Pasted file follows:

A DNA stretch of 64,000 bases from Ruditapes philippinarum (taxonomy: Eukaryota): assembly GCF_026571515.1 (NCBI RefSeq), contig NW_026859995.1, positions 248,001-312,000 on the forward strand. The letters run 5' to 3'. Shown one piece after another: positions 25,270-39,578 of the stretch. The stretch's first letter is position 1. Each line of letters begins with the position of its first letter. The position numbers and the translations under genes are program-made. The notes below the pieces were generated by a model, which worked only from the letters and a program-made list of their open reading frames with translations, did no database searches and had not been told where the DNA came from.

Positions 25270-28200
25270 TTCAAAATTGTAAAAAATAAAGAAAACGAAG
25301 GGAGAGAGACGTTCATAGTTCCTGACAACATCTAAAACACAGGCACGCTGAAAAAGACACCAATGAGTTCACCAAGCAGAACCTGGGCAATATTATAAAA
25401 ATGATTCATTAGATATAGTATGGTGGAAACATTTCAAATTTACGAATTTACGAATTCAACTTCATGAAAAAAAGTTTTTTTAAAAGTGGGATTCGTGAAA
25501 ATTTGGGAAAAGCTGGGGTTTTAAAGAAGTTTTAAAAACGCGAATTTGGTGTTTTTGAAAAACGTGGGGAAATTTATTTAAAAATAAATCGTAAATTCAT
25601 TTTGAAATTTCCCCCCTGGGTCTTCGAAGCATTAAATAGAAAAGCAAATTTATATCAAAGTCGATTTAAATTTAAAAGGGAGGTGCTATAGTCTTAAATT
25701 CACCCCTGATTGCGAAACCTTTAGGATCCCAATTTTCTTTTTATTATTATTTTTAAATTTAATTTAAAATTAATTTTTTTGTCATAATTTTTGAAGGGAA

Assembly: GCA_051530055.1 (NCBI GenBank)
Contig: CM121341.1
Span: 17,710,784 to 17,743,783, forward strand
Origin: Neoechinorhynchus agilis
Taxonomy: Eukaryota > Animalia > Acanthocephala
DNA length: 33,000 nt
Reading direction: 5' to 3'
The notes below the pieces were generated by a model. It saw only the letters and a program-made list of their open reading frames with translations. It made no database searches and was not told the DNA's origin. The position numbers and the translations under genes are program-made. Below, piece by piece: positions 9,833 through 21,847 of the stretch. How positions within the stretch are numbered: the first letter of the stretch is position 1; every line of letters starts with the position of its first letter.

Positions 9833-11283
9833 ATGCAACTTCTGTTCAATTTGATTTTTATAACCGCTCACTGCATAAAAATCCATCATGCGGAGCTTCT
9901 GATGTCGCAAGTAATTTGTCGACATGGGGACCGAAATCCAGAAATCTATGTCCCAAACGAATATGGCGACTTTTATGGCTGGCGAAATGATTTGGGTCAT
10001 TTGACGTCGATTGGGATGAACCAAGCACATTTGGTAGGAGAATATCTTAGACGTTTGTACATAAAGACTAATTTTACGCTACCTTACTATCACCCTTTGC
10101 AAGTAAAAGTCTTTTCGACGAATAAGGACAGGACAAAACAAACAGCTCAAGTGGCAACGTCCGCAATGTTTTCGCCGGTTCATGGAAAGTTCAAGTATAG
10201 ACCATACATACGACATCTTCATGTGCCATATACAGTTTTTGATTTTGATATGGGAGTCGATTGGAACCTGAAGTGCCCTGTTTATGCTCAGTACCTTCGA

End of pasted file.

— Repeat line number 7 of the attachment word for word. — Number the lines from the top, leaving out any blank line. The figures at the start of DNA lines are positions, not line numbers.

25601 TTTGAAATTTCCCCCCTGGGTCTTCGAAGCATTAAATAGAAAAGCAAATTTATATCAAAGTCGATTTAAATTTAAAAGGGAGGTGCTATAGTCTTAAATT